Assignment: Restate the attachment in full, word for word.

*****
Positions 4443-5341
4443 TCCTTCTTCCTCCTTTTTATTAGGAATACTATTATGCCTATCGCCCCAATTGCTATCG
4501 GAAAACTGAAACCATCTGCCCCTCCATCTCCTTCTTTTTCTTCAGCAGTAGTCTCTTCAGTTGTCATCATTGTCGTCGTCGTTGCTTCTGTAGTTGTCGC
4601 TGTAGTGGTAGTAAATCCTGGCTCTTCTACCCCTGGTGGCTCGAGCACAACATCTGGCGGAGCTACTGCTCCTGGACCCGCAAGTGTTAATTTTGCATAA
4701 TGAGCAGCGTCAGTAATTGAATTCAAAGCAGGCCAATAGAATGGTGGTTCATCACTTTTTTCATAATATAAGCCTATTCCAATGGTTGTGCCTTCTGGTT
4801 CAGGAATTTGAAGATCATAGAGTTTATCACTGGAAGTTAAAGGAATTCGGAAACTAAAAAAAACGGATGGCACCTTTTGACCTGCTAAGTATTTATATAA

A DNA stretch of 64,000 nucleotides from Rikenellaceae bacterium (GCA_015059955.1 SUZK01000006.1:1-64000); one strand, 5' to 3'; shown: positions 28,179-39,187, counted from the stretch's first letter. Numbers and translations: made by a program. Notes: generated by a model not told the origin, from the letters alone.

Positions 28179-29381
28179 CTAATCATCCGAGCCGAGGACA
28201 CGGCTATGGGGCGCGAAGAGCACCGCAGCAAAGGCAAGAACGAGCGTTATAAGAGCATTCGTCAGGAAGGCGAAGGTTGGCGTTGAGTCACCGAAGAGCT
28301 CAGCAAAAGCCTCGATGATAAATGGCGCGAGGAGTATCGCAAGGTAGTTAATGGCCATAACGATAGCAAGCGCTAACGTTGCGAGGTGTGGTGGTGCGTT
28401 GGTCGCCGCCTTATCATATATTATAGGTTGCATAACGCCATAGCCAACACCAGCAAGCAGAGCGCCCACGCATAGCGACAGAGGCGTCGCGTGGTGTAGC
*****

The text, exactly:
Positions 4443-5341
4443 TCCTTCTTCCTCCTTTTTATTAGGAATACTATTATGCCTATCGCCCCAATTGCTATCG
4501 GAAAACTGAAACCATCTGCCCCTCCATCTCCTTCTTTTTCTTCAGCAGTAGTCTCTTCAGTTGTCATCATTGTCGTCGTCGTTGCTTCTGTAGTTGTCGC
4601 TGTAGTGGTAGTAAATCCTGGCTCTTCTACCCCTGGTGGCTCGAGCACAACATCTGGCGGAGCTACTGCTCCTGGACCCGCAAGTGTTAATTTTGCATAA
4701 TGAGCAGCGTCAGTAATTGAATTCAAAGCAGGCCAATAGAATGGTGGTTCATCACTTTTTTCATAATATAAGCCTATTCCAATGGTTGTGCCTTCTGGTT
4801 CAGGAATTTGAAGATCATAGAGTTTATCACTGGAAGTTAAAGGAATTCGGAAACTAAAAAAAACGGATGGCACCTTTTGACCTGCTAAGTATTTATATAA

A DNA stretch of 64,000 nucleotides from Rikenellaceae bacterium (GCA_015059955.1 SUZK01000006.1:1-64000); one strand, 5' to 3'; shown: positions 28,179-39,187, counted from the stretch's first letter. Numbers and translations: made by a program. Notes: generated by a model not told the origin, from the letters alone.

Positions 28179-29381
28179 CTAATCATCCGAGCCGAGGACA
28201 CGGCTATGGGGCGCGAAGAGCACCGCAGCAAAGGCAAGAACGAGCGTTATAAGAGCATTCGTCAGGAAGGCGAAGGTTGGCGTTGAGTCACCGAAGAGCT
28301 CAGCAAAAGCCTCGATGATAAATGGCGCGAGGAGTATCGCAAGGTAGTTAATGGCCATAACGATAGCAAGCGCTAACGTTGCGAGGTGTGGTGGTGCGTT
28401 GGTCGCCGCCTTATCATATATTATAGGTTGCATAACGCCATAGCCAACACCAGCAAGCAGAGCGCCCACGCATAGCGACAGAGGCGTCGCGTGGTGTAGC